is for Chinese Lantern plants
I tend to be a bit reflective around this time of year. It always makes me smile to know that my birthday on July 2 falls (in a normal, non-leap year) at the exact center of the calendar year. There are 182 days before my birthday and 182 days after. I like to think of my celebration day as a day somewhat outside the flow of time, or perhaps more accurately exactly smack in the middle of it. But in any case, it’s a wonderful time to pause and think of what’s come before in the year, and what I’d like to invite in into the second half.
Although one tends to think of the beautiful Chinese Lantern plants more in autumn, they’re on my mind today. While going through my greeting card stash, I came across this one created by artist Shreya Shah.
Entitled “Grow Toward the Light” it reads “Chinese lantern plants have rhizome roots! They are stronger and more likely to thrive because they are connected underground. Even if you pull one stem out, more plants grow in their place. We have a lot to learn from rhizomes, and chinese lanterns, which grow towards the light and let the rest fall away.”
I like the admonishment to “grow toward the light.” And while I hope I’m always headed in that direction, I think I’ll accept it as a particular invitation for the rest of the year.
Chinese Lanterns are members of the Nightshade family, and are alternatively known as Japanese Lanterns, winter cherry, ground cherry, bladder cherry, and strawberry groundcherry.
The plants bear white flowers, but eventually calyxes, papery pods, envelope the flowers. These pods later encase a berry with a seed, and in the fall the pods turn bright orange. One can certainly see the resemblance to traditional Asian lanterns that are lit.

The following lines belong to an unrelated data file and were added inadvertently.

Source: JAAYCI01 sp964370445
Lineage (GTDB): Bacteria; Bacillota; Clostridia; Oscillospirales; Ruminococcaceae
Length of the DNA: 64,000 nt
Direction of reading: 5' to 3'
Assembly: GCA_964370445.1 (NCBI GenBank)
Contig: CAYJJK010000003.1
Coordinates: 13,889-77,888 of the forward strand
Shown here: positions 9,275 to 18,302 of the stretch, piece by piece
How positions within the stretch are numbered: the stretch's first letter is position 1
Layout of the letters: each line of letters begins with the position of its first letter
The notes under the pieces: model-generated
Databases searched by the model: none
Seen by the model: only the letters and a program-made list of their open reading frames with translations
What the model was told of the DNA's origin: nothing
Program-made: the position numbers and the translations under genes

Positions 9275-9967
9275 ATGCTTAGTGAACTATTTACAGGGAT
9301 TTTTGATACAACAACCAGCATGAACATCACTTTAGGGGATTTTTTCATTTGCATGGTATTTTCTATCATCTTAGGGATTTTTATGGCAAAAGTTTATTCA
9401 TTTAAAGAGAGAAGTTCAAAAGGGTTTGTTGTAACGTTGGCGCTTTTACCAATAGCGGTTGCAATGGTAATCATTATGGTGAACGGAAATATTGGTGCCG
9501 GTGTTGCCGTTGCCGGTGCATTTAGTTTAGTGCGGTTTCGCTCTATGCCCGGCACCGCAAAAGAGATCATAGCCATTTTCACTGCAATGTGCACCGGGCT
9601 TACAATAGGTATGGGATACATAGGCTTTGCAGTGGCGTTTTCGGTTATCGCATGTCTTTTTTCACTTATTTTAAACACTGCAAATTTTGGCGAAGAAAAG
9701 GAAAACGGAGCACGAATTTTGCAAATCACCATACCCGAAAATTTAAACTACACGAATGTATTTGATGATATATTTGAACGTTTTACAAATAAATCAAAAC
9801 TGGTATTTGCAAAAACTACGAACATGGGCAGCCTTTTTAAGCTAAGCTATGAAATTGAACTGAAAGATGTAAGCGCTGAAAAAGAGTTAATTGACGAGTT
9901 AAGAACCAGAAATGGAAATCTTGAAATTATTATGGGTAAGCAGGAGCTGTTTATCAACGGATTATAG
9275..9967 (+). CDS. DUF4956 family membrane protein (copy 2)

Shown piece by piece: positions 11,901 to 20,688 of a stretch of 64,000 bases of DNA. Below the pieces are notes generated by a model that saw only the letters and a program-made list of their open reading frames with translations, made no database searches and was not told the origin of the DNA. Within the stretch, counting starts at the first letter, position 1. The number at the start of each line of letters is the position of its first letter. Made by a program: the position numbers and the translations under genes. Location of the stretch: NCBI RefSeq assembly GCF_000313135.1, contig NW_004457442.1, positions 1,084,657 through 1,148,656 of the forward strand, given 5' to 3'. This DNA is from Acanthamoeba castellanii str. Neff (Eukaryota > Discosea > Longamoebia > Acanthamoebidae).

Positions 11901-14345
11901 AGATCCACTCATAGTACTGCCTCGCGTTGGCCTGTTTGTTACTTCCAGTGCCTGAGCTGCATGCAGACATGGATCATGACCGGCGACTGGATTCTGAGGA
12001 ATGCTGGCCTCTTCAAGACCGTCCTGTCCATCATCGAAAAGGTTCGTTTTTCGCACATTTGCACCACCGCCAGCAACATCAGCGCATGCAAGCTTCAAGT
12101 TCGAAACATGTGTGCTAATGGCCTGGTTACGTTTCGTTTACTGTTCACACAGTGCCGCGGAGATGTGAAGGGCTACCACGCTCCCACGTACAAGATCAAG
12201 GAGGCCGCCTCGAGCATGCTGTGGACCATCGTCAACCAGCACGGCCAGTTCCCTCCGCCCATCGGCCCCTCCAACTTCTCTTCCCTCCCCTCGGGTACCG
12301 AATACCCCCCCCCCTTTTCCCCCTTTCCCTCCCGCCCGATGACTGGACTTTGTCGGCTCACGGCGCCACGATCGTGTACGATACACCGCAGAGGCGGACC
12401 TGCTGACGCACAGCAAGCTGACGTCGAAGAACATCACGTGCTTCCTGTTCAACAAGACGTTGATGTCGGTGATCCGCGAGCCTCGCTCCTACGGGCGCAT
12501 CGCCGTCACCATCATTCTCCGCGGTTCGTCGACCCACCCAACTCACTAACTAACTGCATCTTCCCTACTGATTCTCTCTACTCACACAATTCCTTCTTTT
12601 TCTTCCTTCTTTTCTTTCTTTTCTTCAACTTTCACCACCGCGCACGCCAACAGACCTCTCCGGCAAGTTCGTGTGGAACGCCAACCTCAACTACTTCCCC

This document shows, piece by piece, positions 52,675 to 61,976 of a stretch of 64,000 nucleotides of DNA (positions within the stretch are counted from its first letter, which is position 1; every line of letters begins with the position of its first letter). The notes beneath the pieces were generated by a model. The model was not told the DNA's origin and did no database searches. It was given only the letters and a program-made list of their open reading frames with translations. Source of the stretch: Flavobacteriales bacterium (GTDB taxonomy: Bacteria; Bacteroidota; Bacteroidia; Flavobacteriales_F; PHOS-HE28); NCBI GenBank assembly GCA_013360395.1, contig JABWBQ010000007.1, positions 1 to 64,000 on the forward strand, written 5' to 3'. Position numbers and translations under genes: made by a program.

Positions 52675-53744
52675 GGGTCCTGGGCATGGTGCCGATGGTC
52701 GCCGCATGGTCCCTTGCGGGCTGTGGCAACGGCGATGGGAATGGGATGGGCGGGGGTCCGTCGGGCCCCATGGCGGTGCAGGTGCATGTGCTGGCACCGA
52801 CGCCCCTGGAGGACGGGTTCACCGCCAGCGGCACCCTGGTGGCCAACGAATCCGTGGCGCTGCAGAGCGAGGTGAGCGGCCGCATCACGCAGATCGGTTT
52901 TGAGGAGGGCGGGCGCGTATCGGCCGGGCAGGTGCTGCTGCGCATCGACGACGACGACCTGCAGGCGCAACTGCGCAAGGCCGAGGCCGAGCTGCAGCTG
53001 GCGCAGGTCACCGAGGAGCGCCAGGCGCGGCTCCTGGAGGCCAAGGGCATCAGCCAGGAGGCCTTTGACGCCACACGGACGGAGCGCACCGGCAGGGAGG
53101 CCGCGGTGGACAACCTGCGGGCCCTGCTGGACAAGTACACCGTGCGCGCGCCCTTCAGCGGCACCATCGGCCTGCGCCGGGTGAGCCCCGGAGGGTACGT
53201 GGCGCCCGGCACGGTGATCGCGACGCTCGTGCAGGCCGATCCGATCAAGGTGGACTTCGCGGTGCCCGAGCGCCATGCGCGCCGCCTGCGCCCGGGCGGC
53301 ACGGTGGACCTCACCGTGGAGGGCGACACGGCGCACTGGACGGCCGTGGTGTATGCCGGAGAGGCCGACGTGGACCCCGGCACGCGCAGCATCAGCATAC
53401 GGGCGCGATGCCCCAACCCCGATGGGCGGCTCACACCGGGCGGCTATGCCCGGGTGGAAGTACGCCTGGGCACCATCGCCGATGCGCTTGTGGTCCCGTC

The growing habits of Chinese Lantern are often considered invasive so if you’re tempted to try growing some you might want to keep them confined to a container. They’re also a bit tricky to grow as they can be vulnerable to pests. But those lovely orange papery pods might well be worth the effort. The pods start out green and then mature into orange, at which point you can harvest and dry them. Once dried, although a bit delicate, they can last for years. I think they’re lovely additions to autumn altars.
While I associate them with autumn, the Japanese use them in summer ceremonies. They are used as part of Buddhist Obon ceremonies which are celebrations to honor the spirits of one’s ancestors. The “lanterns” are used to guide the souls of the deceased.
There is also an annual festival dedicated to hōzuki-ichi, the lantern plant. It’s held in Tokyo at Senso-ji Temple, which is the city’s oldest temple built in 628. It is believed that a prayer offered here on July 10 is equivalent to prayer for 46,000 days, and so many people visit during this time.
Sheri Doyle wrote a poem about Chinese Lantern plant for the children’s magazine Cricket, and it has a lovely illustration by artist Irene Rinadi. You can check it out here.
So tell me, are you familiar with these lovely little papery wonders? Have a favorite flower that begins with the letter C? Inspired by the admonition to “grow toward the light”? Do tell – you know I love to hear.